Broadway’s Hottest Stars Transform into Anna & the King
When the Lyric Opera House was built in 1929, it was the most state-of-the-art theater of its time. Work was done to shore up the aging stage in the early 1990s, but was never completed, and conditions have steadily deteriorated over the years. We now grapple with the challenges of a performance space that is woefully ill-equipped. Rather than relying on modern technology and mechanics to create, move, and change over sets during and between performances, Lyric still uses sheer manpower.
What are you looking forward to the most as you begin this process?
Kate Baldwin: I look forward to rehearsal. It’s my favorite part of the entire process. I’m interested in finding out why Anna does the things she does.
Paolo Montalban: I’m really looking forward to working with the director, Lee Blakeley, and his creative team. With a classic like this, it’s always interesting to see what the director’s vision will be…to be given the opportunity to collaborate on this quality of work is every actor’s dream.
What draws you toward your character and gets you excited to perform?
KB: I’m drawn to her contradictions. She seems simultaneously fearless yet filled with fear. She claims to not be an imperialist, yet she imposes her ideas on another group’s way of life. What excites me about the story is how two people from such disparate cultures find common ground and even deep love.
PM: An actor gets to explore the full spectrum of the human behavioral landscape in the role of the King. He’s so complex and mercurial; I consider him to be the Asian Hamlet of the musical-theater genre. He’s both an authoritative god-king and a loving father, he’s absolute with his power yet has moments of self-doubt, he’s a devout Buddhist and also a man of science and learning, and he’s a strict traditionalist who strives to usher his country into a modern era. And dancing the polka in bare feet with your partner wearing a 20-pound, hoop-skirted, Victorian-era ball gown can get pretty exciting, too!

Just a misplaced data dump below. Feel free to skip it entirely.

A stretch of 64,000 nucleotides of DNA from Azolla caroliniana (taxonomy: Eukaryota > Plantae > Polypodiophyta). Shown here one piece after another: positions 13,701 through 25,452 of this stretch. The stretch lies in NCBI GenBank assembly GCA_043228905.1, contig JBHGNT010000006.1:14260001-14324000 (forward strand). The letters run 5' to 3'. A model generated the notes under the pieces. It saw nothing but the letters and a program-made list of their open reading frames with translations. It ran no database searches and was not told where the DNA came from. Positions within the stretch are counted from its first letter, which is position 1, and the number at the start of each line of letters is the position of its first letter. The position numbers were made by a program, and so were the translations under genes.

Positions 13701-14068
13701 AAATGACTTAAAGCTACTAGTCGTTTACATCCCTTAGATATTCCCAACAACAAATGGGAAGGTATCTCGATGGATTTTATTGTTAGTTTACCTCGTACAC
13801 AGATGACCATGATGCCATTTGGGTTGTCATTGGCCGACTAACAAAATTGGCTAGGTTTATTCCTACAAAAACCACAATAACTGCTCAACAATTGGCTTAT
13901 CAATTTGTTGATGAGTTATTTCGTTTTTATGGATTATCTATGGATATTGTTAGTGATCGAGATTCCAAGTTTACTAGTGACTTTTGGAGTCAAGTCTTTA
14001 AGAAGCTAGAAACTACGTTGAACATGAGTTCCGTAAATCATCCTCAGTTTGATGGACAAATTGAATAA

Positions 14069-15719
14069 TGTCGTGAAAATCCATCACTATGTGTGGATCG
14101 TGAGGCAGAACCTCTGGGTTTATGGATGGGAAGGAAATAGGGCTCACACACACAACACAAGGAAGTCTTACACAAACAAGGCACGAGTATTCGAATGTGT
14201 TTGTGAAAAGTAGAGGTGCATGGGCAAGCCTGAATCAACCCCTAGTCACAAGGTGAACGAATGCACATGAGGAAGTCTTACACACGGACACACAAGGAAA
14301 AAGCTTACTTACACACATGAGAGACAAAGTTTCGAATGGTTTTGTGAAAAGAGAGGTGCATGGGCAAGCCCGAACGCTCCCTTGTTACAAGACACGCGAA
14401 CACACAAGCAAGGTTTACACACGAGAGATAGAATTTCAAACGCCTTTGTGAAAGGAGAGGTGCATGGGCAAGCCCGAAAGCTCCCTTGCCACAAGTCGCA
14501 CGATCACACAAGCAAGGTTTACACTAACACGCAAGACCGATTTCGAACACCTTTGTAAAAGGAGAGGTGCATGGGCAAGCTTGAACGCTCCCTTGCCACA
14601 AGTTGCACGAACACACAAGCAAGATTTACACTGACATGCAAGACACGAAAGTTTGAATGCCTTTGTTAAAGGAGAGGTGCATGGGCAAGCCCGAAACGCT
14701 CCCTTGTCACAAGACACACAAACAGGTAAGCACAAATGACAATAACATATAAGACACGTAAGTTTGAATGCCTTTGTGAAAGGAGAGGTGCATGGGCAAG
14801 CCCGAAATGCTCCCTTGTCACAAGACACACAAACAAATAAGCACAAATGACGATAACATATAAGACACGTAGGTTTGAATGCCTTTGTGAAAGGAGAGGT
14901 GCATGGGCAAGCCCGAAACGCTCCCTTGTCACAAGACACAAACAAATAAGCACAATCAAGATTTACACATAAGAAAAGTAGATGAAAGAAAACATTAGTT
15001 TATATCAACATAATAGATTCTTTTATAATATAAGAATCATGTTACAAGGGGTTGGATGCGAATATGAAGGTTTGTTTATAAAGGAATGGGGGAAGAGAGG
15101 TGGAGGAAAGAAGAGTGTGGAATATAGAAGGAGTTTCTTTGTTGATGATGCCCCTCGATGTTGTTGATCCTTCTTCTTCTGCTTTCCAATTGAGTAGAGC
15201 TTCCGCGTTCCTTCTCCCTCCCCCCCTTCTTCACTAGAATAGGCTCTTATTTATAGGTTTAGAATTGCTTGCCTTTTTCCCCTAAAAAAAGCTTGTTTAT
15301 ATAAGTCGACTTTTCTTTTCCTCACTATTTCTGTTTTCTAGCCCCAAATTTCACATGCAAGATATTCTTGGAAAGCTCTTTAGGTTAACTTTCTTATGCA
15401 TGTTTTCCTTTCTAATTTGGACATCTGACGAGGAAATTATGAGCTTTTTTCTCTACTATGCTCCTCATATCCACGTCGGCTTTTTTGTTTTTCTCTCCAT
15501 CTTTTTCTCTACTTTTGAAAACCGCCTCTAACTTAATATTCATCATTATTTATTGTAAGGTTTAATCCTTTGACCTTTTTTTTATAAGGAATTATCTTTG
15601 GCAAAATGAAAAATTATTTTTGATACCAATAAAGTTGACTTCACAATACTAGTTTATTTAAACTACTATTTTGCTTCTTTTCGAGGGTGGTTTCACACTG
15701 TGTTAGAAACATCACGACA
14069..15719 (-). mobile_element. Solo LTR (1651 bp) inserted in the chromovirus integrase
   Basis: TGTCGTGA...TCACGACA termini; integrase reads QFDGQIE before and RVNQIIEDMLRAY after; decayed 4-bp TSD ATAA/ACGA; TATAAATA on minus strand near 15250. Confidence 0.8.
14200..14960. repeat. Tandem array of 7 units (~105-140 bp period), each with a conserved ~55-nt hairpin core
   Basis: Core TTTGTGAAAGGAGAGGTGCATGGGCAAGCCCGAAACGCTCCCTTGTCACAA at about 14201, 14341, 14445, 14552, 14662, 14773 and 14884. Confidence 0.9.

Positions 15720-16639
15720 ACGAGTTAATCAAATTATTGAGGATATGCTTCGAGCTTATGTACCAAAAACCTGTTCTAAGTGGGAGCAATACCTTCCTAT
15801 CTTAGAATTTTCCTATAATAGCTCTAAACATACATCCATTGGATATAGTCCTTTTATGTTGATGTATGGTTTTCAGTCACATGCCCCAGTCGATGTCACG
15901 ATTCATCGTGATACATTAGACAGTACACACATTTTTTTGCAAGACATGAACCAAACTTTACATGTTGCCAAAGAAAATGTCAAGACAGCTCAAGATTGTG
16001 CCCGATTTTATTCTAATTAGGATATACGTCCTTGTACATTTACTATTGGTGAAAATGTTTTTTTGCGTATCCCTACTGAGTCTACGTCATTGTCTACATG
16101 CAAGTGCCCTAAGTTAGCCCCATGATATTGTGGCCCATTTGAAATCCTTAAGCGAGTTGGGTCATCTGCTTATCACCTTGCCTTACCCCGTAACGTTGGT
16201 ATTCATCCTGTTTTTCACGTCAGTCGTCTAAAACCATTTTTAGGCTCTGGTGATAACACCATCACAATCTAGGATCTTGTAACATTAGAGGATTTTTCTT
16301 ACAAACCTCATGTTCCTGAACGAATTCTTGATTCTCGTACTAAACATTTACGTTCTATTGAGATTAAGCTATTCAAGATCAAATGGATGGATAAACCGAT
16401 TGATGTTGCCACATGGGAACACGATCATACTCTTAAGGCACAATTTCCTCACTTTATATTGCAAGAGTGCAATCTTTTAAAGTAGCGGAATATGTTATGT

Kate, as a Northwestern grad and Evanston native, you’ve lived and performed locally before. What are you looking forward to doing or seeing as you return to the area?
KB: I’m looking forward to spending time with my brother, who lives with his family in La Grange, and to seeing friends all over the Chicagoland area. I’m trying to plan a time to head up to NU to teach a master class for the musical theater students.
Paolo, what are you looking forward to doing during your time in Chicago?
PM: I don’t know in what states of undress we’ll be in this production of The King and I (Lee mentioned it will be very sensual), but I really hope to sample the cuisine Chicago is famous for. I take pictures of food as a kind of visual travelogue for myself. The last time I visited the city, it was January and very cold. It didn’t matter though, because of the ubiquitous Chicagoan friendliness. I look forward to total strangers greeting me on the sidewalk again. Windy City, warm hearts.
Kate, as a working mom, do you have any secrets or tips to share with other parents who juggle career and family commitments?
KB: Guard your health like it’s your job. No one can function happily if they are feeling terrible. Also, make sure you marry someone who makes you laugh. And find time to joke around with your kids. Humor saves the day!
Paolo, we read that you were on a pre-med track when you graduated from Rutgers with a degree in psychology. Did you ever consider going back to med school once you started performing or were you sure you’d found your calling?
PM: The thought of pursuing med school again never came up since I started acting professionally, much to the dismay of my parents. However, I did do a year-and-a-half stint of massage therapy school on the side (I’m certified). I was still really interested in anatomy, physiology, and being able to treat people in a pinch if they became injured. That was the closest I came to flirting with the medical field again. As iconic businessman and author Harvey Mackay said, “Find something you love to do, and you’ll never have to work a day in your life.” I’ve definitely found my “something” in acting for now. I may not be a doctor, but I can play one on TV.
Interview courtesy of Make it Better. Read the full article here.